What drives desire - 'Kink: Stories' anthology explores sexuality
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Perhaps you've been there: a first-time event tying your lover by the wrists, binding their ankles, blindfolding their eyes and coursing through imagination with the intent to surprise the partner, now a relative object. The adventure into soft play that leaves the participants refreshed; or the shock of hardcore turned somehow embarrassing and misdirected, spoken or unspoken boundaries that were there at the outset but broken.
Arriving just in time to relieve us of our cloistered funk, Kink: Stories (Simon and Schuster), edited by R.O. Kwon and Garth Greenwell, is an anthology of fourteen blazing, vivid stories that come together and make up a collection that plunges into different definitions of embodiment, escapades and forays into the multi-layered discipline of intimacy.
Kwon now teaches in the University of San Francisco's MFA Program. Greenwell teaches at Grinnell College and is a graduate of the University of Iowa Writers' Workshop. Their aim was to spur readers to "take kink seriously." By delivering the multifaceted sexual and relational world underscored by the universality of pushing at the boundaries we often set for ourselves in the first place, the realm of mutual human respect becomes primary in the collection.
"Instead of pathologizing kink, the stories in this anthology treat it as a complex, psychologically rich act of communication. Kink in these stories is a way of processing trauma, and also of processing joy, of expressing tenderness and cruelty and affection and play." Readers are encouraged throughout to ask themselves, Why? What drives us? How are we these bodies in space and how is it we function in the ways that we do?
Kwon's own story "Safeword," tracks a married couple who seek to revive their sex life and inherently, their relationship. The richness of the story is in its peculiarity, its stage where the couple visit a dominatrix in Chelsea. Kwon herself is an out bisexual. Kwon writes in her narrative, "She wanted: rules—control—punishment—correction—pain ... it didn't take a shrink to guess why she was so shy: what with the nuns, the Catholic boarding schools, the shame ..."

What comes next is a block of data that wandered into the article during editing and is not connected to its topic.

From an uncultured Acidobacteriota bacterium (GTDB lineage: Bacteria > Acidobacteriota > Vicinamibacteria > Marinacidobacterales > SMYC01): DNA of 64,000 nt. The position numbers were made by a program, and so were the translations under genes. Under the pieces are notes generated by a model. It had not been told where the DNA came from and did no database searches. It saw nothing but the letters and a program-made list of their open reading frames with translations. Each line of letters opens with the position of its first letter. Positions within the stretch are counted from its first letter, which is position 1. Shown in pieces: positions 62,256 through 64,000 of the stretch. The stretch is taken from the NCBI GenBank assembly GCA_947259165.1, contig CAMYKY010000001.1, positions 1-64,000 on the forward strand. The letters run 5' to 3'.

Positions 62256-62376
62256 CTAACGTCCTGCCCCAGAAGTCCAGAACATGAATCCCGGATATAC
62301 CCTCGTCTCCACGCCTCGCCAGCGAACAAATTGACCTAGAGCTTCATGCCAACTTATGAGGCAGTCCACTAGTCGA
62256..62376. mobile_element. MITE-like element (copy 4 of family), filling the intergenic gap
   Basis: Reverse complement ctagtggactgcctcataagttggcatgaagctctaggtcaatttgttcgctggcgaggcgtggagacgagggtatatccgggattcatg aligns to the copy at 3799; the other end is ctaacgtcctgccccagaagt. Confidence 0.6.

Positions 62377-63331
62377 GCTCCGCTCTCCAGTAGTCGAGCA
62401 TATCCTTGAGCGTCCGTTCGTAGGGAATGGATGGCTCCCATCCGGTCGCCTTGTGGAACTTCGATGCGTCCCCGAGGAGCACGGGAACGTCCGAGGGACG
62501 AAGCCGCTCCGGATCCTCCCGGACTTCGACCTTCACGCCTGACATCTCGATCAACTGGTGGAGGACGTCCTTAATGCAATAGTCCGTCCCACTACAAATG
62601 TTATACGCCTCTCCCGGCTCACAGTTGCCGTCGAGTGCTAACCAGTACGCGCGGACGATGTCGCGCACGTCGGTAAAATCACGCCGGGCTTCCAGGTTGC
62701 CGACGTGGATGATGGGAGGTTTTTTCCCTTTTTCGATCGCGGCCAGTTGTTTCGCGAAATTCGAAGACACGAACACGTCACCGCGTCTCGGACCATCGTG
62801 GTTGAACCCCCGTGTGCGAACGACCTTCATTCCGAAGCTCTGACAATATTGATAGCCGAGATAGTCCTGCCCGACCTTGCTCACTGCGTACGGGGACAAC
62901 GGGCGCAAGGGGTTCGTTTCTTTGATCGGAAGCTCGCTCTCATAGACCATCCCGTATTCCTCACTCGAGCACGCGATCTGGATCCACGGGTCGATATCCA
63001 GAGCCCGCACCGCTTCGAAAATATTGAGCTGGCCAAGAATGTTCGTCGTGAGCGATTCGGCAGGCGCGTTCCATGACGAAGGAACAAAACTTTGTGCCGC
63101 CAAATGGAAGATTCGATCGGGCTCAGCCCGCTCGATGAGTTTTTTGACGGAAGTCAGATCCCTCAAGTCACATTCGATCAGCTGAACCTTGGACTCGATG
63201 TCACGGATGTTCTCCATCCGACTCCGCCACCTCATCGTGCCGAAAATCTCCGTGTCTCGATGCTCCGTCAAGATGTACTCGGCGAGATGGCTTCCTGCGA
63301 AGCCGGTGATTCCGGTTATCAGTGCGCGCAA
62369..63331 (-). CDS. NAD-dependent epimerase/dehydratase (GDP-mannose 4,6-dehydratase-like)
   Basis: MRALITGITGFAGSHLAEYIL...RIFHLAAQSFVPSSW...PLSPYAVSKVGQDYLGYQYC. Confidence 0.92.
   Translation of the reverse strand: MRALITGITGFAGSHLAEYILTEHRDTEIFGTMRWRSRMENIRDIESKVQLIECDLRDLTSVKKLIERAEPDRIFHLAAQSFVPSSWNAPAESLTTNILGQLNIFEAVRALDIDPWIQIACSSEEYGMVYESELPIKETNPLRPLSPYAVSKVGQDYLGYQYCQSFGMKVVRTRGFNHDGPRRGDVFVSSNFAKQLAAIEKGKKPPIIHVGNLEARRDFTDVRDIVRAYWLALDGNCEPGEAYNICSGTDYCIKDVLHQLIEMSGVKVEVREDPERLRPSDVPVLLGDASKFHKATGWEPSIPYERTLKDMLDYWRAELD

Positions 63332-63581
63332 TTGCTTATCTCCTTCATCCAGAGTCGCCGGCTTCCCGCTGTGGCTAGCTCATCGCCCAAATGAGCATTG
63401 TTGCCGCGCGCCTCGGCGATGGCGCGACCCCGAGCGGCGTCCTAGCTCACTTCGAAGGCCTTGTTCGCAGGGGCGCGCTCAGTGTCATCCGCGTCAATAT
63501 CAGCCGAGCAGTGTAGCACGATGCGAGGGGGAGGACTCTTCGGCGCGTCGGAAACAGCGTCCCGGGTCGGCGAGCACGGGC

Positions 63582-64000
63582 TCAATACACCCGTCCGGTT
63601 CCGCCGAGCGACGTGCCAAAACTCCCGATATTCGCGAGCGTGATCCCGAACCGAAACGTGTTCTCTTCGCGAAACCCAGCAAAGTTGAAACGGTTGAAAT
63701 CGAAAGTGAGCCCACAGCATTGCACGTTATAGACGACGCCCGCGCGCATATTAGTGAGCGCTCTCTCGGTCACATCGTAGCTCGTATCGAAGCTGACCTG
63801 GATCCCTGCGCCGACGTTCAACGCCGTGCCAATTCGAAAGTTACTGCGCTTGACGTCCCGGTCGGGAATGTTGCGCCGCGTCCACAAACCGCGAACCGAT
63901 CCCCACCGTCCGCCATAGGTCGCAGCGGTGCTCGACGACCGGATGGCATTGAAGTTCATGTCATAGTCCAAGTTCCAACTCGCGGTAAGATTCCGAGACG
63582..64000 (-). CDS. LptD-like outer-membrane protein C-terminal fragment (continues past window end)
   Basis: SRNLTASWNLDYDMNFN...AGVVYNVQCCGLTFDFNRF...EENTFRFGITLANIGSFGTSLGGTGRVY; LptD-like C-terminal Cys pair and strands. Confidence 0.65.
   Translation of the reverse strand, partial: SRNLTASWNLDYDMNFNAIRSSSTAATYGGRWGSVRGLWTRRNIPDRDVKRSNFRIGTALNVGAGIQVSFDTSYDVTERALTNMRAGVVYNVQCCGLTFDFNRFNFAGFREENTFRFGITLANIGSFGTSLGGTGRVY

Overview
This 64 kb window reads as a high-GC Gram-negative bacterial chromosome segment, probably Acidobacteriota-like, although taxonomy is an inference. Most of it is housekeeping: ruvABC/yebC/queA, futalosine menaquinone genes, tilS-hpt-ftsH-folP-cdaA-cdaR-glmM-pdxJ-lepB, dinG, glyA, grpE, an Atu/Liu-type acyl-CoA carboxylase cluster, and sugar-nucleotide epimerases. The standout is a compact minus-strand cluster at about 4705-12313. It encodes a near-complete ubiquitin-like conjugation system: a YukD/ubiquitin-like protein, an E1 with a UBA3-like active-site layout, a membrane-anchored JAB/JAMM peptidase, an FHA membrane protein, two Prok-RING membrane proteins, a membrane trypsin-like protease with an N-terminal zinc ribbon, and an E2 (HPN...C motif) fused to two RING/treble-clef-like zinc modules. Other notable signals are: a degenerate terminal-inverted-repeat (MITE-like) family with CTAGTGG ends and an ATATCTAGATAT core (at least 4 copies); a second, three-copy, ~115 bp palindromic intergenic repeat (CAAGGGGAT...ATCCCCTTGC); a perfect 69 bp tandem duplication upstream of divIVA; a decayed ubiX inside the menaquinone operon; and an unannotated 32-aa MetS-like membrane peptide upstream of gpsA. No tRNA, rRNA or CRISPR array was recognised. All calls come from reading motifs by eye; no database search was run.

Callum Angus tells the story "Canada." Angus and his first person narrator are both transgender men, basking in the world inbetween as well as the world of nature. Still called Jenny by a crew inside of a greenhouse where his boyfriend Jay works, the luscious narrative asks, What's money when they still call you Jenny? And later, After sex I like to water the houseplants, share with them my body after fruitless mating and feel the heat of their little blossom breaths on my skin. There's a sensuality in this irreplaceable as nature itself.
Alexander Chee's "Best Friendster Date Ever" stands out for its playful side, the fresh flesh of youth experimenting with pleasure sans pain. He tells the Bay Area Reporter, "That two people who didn't think of themselves as a part of a fetish scene found themselves, by virtue of a gift of restraints, suddenly able to experience their sexuality in a different and profound way. If they could do that with just a pair of restraints, where could it go next? I showed people at the lip of a cave," he concludes, "full of treasure, playing with something that led them to the entrance."
At the other extreme is Greenwell's story "Gospodar." The narrative covers a prearranged context between strangers gone wrong, a powerful read given further literary depth by the first-person narrator's victimization. Called "kutchko" or "bitch" by the master, a name at first a queer allowance but quickly turning to violation, Greenwell's work here is irreducible in its ability to diminish and prevent the narrator's masculinity at the hands of his "lord"—Gospodar, translated from Bulgarian. Subjected to force and humiliation, trust becomes unstable, then unpredictable, and ultimately dangerous.